L7 Came Back To Bitch: Live At First Avenue, Minneapolis, MN 4.19.18
Nostalgia is nostalgia, and it is fine if that is all you need. Rock and roll is forever, though, and it was clear the moment L7 took the First Avenue main stage that this band gets that shit right.
Being nostalgic is okay. The band burned out around the turn of the century, leaving behind a late 80s – 90s legacy of pushed buttons and medium to big hits. We all missed them, but L7 is back with new music, though, and a wicked sense of humor and purpose.
L7 walked on to Prince’s “Pussy Control,” and lurched into “Deathwish” from Smell the Magic with a ferocity and a glorious noise that put the full crowd on notice: your asses will be rocked. Transitioning to the album for which the band is most famous, Bricks Are Heavy, L7 told the crowd about their inner “Monster,” and ripped this reporter’s favorite song, “Everglade.”
“You know what is so rad?” Singer/guitarist Donita Sparks asked. “Our star is still out there.”
Referring to the musicians’ stars painted on the outside of the club, Sparks recalled their early days playing in the smaller venue at First Avenue, the Entry, before graduating to the Mainroom.
It was one slab of sludgy punk after another. Were there technical difficulties? Sure. Guitarist/singer, Suzi Gardner was sick, and her voice was shredded, but guess what? Everything that mattered worked exactly as it should.
“Fuel My Fire” was a mission statement, among many, many mission statements. The crowd was whipped up pretty quickly, celebrating these conquering heroes.
L7 slowed things down to a dead sexy, luxurious pace for the Jennifer Finch (bass) led “One More Thing.” Not a ballad at all, it’s the punkest bubble bath you ever eased yourself into, and L7 killed it.
After the almost power pop romp of “Off The Wagon” from Triple Platinum: The Beauty Process, the band oozed back into the swamp for the fast ride of “Slide.”
Gardner stepped up to the mic for a thudding, chugging “Must Have More,” her virus-wrecked vocal chords adding to the overall apocalyptic tone.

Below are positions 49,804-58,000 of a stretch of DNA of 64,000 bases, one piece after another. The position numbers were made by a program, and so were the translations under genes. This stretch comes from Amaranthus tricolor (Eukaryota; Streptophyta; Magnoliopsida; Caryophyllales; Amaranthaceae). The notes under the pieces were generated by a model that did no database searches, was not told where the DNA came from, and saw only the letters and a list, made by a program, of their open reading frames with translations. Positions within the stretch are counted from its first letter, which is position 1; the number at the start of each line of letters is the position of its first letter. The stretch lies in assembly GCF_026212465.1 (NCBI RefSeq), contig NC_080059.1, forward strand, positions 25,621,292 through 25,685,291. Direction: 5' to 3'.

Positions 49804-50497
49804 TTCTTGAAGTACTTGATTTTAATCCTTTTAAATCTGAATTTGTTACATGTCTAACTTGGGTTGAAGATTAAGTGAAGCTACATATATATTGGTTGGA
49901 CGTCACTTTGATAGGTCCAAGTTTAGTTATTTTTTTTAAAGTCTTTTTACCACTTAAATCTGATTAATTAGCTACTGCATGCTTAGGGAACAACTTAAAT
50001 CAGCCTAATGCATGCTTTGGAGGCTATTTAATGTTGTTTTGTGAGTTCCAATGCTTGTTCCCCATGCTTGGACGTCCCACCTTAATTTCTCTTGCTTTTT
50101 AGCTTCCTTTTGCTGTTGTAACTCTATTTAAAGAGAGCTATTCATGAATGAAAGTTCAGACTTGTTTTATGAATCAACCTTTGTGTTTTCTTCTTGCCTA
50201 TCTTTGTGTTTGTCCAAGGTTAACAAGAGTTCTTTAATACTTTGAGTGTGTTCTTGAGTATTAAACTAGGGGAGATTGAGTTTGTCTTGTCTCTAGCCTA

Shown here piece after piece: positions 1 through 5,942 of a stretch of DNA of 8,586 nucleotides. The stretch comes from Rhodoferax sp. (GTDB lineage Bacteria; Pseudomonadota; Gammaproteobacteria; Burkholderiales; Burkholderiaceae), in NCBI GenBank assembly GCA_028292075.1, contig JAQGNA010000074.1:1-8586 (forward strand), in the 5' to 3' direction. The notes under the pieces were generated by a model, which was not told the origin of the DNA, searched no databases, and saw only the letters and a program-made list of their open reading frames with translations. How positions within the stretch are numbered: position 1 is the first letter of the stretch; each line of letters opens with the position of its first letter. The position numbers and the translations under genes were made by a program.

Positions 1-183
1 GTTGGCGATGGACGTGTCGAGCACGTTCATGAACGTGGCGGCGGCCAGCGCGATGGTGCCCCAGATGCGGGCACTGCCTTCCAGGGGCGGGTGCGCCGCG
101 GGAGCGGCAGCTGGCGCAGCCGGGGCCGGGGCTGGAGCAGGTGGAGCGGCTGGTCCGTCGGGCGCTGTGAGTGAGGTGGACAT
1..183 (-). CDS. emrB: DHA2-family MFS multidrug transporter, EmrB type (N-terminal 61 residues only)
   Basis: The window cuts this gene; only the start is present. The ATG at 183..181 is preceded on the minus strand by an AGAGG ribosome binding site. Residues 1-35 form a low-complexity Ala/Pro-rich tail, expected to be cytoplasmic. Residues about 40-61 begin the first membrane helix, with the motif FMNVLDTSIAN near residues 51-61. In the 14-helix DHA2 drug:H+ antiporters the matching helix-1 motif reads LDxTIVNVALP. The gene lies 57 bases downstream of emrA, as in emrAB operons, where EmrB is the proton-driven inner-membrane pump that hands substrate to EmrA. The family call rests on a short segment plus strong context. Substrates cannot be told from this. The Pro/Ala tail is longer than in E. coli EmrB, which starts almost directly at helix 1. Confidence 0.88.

At some point there were sound problems, and a handful of roadies swarmed around Sparks, leading her to joke, “It takes a village, a village of handsome men…”
Sparks also reiterated a familiar theme, if you happened to read my interview with her, about why L7 came back now.
“I came back to bitch!” she said, launching into the new track of the same name.
It’s a hell of a track, too, playfully spitting venom, “you’re just not that hot of a shit, but you got a lot of it,” over a thundering backbone courtesy of drummer Dee Plakas.
If there was any doubt whether L7 was back for blood in 2018, “I Came Back To Bitch” and “Dispatch From Mar-A-Lago” are the hammers your brain needs.
Finishing off their main set with “Shirley” and “Shitlist” pretty much wrecked the crowd. There was hopping, there was screaming, there were oldsters moshing.
“Shirley,” a song about drag racer Shirley Muldowney, had piped-in drag racing sounds, and a snippet of an interview that says it all:
“What’s beautiful girl like you doing racing in a place like this?”
“Shitlist” is self-explanatory. It is “Shitlist,” and it is the sort of therapy by way of imagined destruction and real bile that a lot of us are finding we need in these strange times.
After a brief intermission, L7 came back to encore with their biggest hit, “Pretend We’re Dead,” as well their old, hilarious basher, “Fast And Frightening.” The last song is “Cherry Bomb” times a gagillion, and it wasn’t delivered by women in their 50s. No, it was a timeless statement of rebellion by a band that is back and ready to rumble.
Postscript: If you are looking for a detailed look into L7’s past, do yourself a favor and check out the documentary L7: Pretend We’re Dead. Buy it or pay to stream it on Hulu or Amazon Prime. If you are interested in their future, they have a new album on the way, and you can be part of it!
Fuel My Fire
One More Thing
Off The Wagon
Must Have More
I Came Back To Bitch
Dispatch from Mar-a-Lago
Bloodstains (Agent Orange cover)
Pretend We’re Dead
Fast And Frightening
Lead-In Image Courtesy of Don Giovanni Records/Girlie Action.
All Other Images Courtesy of Chad Werner.